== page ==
Patterson et al. [4] provide recommendations concerning diagnosis and treatment of NP-C patients.

Miglustat is the only disease specific medication. It shows its effects in the treatment of neurological manifestations, but is not curative. Early administration of miglustat could influence the trajectory of the disease.


Written consent was obtained from the patient’s parents for publication of this Case Report. A copy of the written consent is available for review by the Editor-in-Chief of this journal.


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Correspondence to Sara Wouters.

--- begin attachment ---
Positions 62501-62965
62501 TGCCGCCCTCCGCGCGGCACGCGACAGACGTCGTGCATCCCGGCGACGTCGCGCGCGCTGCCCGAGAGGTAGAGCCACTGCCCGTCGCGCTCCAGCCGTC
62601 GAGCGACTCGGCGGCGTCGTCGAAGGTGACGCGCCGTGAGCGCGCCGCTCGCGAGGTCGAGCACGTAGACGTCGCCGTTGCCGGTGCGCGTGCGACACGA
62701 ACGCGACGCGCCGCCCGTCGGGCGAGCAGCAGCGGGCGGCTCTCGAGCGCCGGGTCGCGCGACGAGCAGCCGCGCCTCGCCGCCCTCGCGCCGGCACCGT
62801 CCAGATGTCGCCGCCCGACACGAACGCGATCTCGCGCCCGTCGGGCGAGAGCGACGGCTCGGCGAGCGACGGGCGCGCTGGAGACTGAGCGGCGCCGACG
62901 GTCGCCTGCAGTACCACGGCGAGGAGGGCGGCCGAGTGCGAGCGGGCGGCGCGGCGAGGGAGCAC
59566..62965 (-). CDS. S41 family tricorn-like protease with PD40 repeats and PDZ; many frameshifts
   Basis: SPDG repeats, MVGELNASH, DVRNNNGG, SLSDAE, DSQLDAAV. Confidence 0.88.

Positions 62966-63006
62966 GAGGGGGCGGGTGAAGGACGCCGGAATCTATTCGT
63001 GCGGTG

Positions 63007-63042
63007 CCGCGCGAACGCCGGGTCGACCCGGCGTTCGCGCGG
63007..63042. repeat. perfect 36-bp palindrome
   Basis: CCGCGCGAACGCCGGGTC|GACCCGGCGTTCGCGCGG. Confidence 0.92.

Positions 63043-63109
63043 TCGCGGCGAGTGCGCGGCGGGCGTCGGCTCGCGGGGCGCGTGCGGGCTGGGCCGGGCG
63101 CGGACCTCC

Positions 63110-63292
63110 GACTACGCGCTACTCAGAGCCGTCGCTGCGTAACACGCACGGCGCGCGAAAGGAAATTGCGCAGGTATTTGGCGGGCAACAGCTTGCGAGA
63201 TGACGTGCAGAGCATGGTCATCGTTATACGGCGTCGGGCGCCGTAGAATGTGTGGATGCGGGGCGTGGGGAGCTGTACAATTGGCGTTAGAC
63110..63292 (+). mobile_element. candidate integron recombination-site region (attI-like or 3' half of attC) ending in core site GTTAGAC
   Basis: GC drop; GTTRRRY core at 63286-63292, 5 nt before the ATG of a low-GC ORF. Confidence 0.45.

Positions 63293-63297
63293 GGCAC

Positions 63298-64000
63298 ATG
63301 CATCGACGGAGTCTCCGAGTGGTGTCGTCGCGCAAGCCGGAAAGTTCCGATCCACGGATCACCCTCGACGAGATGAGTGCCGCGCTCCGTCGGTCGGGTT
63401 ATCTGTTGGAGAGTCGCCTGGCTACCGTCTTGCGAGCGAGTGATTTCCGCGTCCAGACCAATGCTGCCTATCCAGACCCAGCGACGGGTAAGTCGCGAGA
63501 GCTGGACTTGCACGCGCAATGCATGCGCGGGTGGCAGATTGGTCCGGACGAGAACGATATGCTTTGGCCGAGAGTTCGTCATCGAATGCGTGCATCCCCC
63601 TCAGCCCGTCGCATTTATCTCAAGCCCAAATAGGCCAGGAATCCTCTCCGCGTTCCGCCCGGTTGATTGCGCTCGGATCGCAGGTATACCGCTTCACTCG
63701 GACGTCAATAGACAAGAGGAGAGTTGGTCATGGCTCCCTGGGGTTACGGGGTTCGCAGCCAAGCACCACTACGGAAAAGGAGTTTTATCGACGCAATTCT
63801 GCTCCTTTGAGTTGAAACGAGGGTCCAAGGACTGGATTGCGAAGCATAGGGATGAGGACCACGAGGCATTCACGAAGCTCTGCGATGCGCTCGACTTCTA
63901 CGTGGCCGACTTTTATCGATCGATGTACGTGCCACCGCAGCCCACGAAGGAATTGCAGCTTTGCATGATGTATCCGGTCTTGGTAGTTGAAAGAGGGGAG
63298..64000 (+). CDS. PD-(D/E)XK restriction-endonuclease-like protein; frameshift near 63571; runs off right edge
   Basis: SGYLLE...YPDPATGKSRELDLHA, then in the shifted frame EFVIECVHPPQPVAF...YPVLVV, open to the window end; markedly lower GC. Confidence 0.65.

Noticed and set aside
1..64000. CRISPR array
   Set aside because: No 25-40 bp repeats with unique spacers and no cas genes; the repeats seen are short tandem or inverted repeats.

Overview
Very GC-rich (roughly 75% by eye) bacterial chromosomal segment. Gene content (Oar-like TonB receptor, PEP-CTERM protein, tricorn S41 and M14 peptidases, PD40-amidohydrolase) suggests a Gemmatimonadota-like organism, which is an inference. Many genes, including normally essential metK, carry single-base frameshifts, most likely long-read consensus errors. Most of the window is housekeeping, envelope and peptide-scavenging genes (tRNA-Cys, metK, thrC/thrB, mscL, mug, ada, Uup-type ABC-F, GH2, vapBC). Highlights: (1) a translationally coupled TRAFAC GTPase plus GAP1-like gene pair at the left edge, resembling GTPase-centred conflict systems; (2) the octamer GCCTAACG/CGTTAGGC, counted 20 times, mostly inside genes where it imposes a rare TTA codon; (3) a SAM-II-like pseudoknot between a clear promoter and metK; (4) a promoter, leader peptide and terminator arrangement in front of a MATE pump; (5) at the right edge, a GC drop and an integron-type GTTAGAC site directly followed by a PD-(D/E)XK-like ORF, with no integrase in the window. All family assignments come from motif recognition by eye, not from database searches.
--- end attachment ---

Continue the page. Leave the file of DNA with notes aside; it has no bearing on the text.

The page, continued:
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The authors declare that they have no competing interests.

Authors’ contributions

SW did the literature research, supervised psychiatric examination and treatment of the patient, drafted the manuscript. LD examined the patient in the last phase, conducted medical testing, added significant information to the manuscript. EC and AL revised the manuscript critically for intellectual content. All authors read and approved the manuscript.

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Wouters, S., De Meirleir, L., Campforts, E. et al. Psychosis in an adolescent girl: a common manifestation in Niemann-Pick Type C disease. Child Adolesc Psychiatry Ment Health 8, 20 (2014).